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More Design Tips
- • Poster Design Tips
- • Liquefied Lettering
- • Design That's Easy as A-B-C
- • Eye-Teasing Design
- • Variation on a Theme
- • A Lesson from the Census
- • Room to Breathe
- • Communicating With Color
- • Painting With Light
- • Low-Cost Clip Art and Image
- • Breakthrough Brochures
- • What Is a Creative Solution?
- • The Risk of Over Designing
- • Successful Newsletters How-To
- • Add a Drop Shadow for Drama
- • Do-It-Yourself Letterhead
- • Creative in Black and White
- • Depicting Time and Motion with Design
Trade Show Sales Tips
Trade shows typically produce lower-cost leads than other communications strategies. They're the best vehicle for a new company to attract its first customers and the most cost-effective way for small manufacturers with specialized products to find prospects.
Many times, small companies lack the resources to discover which companies need their product. At a major industry show, hundreds, if not thousands, of people will walk by the manufacturer's booth. Those interested in the company's products or services will probably stop.
Businesses that sell exclusively to a regional market might want to consider regional trade shows instead. Like their national counterparts, these trade shows attract potential buyers within an industry, but the cost for travel and booth space is often significantly less.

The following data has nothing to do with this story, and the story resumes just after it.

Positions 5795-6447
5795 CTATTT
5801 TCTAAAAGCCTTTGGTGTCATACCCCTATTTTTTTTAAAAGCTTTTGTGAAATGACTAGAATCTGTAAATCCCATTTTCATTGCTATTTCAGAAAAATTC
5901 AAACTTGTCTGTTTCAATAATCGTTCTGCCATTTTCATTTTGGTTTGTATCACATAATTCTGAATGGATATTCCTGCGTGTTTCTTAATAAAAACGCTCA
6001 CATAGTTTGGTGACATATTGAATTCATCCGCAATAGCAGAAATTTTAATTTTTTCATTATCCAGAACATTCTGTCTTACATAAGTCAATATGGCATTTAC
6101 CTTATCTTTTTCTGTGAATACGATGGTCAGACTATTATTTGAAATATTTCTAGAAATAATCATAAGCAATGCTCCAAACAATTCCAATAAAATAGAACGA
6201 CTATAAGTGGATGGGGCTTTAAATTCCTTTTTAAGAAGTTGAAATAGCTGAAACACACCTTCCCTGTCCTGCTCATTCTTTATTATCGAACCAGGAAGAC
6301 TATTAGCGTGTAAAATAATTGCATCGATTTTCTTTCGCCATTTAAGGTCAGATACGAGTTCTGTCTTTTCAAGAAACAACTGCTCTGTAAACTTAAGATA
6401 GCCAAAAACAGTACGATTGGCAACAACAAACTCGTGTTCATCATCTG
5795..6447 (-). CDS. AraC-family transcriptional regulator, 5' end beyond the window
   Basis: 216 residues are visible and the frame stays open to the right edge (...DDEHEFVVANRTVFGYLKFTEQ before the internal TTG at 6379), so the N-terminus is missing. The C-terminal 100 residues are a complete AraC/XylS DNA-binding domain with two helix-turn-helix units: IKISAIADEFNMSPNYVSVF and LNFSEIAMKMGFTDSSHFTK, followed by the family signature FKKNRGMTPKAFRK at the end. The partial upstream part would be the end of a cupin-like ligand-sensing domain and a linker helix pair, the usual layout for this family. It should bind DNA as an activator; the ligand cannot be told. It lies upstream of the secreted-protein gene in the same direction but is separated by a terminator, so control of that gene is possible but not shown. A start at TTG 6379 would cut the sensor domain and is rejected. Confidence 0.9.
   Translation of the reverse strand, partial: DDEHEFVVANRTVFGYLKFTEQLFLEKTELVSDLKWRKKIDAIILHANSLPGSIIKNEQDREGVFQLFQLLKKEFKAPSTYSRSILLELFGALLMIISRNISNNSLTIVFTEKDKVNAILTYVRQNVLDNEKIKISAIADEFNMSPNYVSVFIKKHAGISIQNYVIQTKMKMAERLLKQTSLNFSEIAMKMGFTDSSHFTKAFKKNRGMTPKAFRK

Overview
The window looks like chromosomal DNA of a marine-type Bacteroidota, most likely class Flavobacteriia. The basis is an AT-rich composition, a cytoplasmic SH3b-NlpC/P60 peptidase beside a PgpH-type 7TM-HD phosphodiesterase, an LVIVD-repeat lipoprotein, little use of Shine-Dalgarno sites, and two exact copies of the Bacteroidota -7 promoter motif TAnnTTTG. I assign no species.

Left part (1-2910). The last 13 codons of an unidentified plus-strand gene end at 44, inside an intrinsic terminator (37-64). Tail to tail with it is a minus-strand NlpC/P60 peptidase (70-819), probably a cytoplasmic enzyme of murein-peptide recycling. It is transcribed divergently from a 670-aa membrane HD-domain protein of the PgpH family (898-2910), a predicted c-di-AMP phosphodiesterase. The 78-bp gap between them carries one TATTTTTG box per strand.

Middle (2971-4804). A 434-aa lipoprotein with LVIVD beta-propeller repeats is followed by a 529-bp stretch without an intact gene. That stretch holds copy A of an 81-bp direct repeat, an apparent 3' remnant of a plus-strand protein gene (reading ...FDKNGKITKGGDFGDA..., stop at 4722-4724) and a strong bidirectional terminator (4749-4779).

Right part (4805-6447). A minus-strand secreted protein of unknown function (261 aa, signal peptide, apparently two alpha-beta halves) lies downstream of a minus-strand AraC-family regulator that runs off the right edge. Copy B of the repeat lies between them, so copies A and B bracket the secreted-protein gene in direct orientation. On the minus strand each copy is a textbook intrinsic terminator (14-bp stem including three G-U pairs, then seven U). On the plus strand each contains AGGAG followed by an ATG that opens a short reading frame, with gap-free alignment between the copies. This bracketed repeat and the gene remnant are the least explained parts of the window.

Most industry trade magazines contain information about both national and regional trade shows, so check yours every month for the most recent and relevant listings.
Local, company-promoted specialty shows, such as bridal fairs, equipment shows, home and garden shows, and boat shows, offer another popular option. If you're a member of the local chamber of commerce, you might even consider hosting a booth at the next business after hours event.
Whatever trade shows you decide to attend, make sure you have plenty of handouts to go around. To save money, have a special one-page handout designed specifically for trade show use. Use it to highlight your competitive advantage, and provide a way for prospects to contact you to request more information.
by Don Debelak
Struggling to get a return on your Internet investment? In Streetwise Marketing Plan, author Don Debelak offers several real-world methods and suggestions for making an Internet site pay. Debelak walks readers through three plans from actual Internet companies, two of which made money in their first year. He discusses the strategies that underlie each plan's success and gives readers real insight on how to make their own site profitable, too.